Abstract Ideology

Abstract street artist’s works unveiled in Austin alongside contemporary greats

Abstract street artist’s works unveiled in Austin alongside art greats

Ashley Metro artwork
The Austin artist refers to her work as "abstract ideology." Courtesy of Ashley Metro
Ashley Metro artwork
Metro's works are gaining attention, including from one famed rock guitarist, who commissioned an installation in his home.  Ashley Metro/Instagram
Ashley Metro
The artist, whose work has been compared to that of renowned late painter Keith Haring, is only 21 years old. Courtesy of Ashley Metro
Ashley Metro artwork
Ashley Metro artwork
Ashley Metro

In May, 21-year-old visual artist Ashley Metro found herself on a bill with greats like Banksy and Keith Haring at Austin’s SoCo Modern. The new gallery celebrated its opening with the work of 33 contemporary and street artists, including Austin locals like Metro.

“It’s really surreal having people come up to me and be like, ‘Oh my God, your work is right next to a Banksy piece,’” she says.

Metro’s ultra-modern art follows a now-familiar convention of seemingly endless line work and organic abstract shapes. Its uniqueness comes from the sheer volume of visual stimulus. Most of her paintings are in dizzying black and white, but recently, Metro has been sharing work laced with red, and the occasional pop of another primary color. Standing back, the patterns are just a pleasantly numbing texture, but as the eye wanders, additional themes become clear.

Feminine forms emerge, skulls, eyes, and even short phrases. Metro coins the term “abstract ideology,” which gets tucked into her paintings and recently, emblazoned across one as a focal point. It’s the artist’s personal take on a common paradox: We can create anything we can imagine, yet we are limited to what we can perceive. The eyes, she explains, are there to “perceive” the viewer, the way everyone is perceived regardless of whether they choose to be.

Perception has long been a theme in Metro’s work, which initially dealt with the pressure to keep up with social media.

The process behind each painting is clearly meditative, even when watching a piece come together from the outside. Metro refers to the elusive, intoxicating flow state that great artists learn how to enter through creation.

Some patrons who hire Metro to adorn their bodies with painted lines, as she did as a going-out ritual with friends in LA, get an especially intimate experience. The lines follow both the model’s anatomy and the energy flow that Metro perceives during the exchange. Although many of her paintings include phrases like “exit reality,” it’s just another paradox of abstraction.

Describing the energy flow of body painting, Metro says, “I know that might seem like something that is detached from reality to a certain extent, but it makes so much sense from where I’m doing it because it feels like it just flows naturally.”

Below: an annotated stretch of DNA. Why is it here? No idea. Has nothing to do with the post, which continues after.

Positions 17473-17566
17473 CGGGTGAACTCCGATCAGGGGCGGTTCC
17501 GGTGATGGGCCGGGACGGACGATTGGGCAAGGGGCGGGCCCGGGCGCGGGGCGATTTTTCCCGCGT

The utility of the overwhelming line-work style is the opacity of the message. In Metro’s denser works (which she compares to the I Spy and Magic Eye books of the 1990s), a sense of deeper meaning emerges when the viewer is both relaxed and actively engaging. This allows her to smuggle in concepts that viewers in a more defensive mindset tend to write off. She theorizes that audiences today are used to feminist callouts, and even recognized female artists struggle to tell their stories in a way the art world finds palatable.

Although many of the more concrete forms in Metro’s work — a gaunt face, the written question, “What am I worth to you?” — are full of conflict, the viewer has already entered a familiar space just by looking closer at them.

Between gallery openings and chance meetings, Metro is getting noticed and achieving the kind of engagement that brings her work from personal musings to community conversation starters.

One night, Metro was caught graffitiing on LA’s famous Melrose Avenue. Ducking into an alley, she met another street artist, Bandit, who took on a mentor’s role. In turn, he introduced her to Dave Navarro, the legendary guitarist for Jane’s Addiction and an avid supporter of street art.

Metro ended up in Navarro’s kitchen, commissioned to decorate part of the kitchen ceiling in her signature style. The two discussed personal themes that Metro slipped in amid the chaos. Backlit in magenta, the panoramic piece offers endless late-night contemplative gazing.

Even though Metro has proved she’s more than capable of making organic art connections out on the street, she’s come to see some of the benefits that make social media worth keeping up with. Now in Austin again, she has people to keep in touch with. Like many artists on social media, she’s met people with different perspectives on her art, and learned from them.

Going forward, Metro is pursuing other, more personal themes that she’s been developing since high school. One upcoming project focuses on creation and destruction, in a way Metro feels more equipped to prepare now that she knows more collaborators and investors.

“When I do it, you’ll know,” says Metro. “And that’s it.”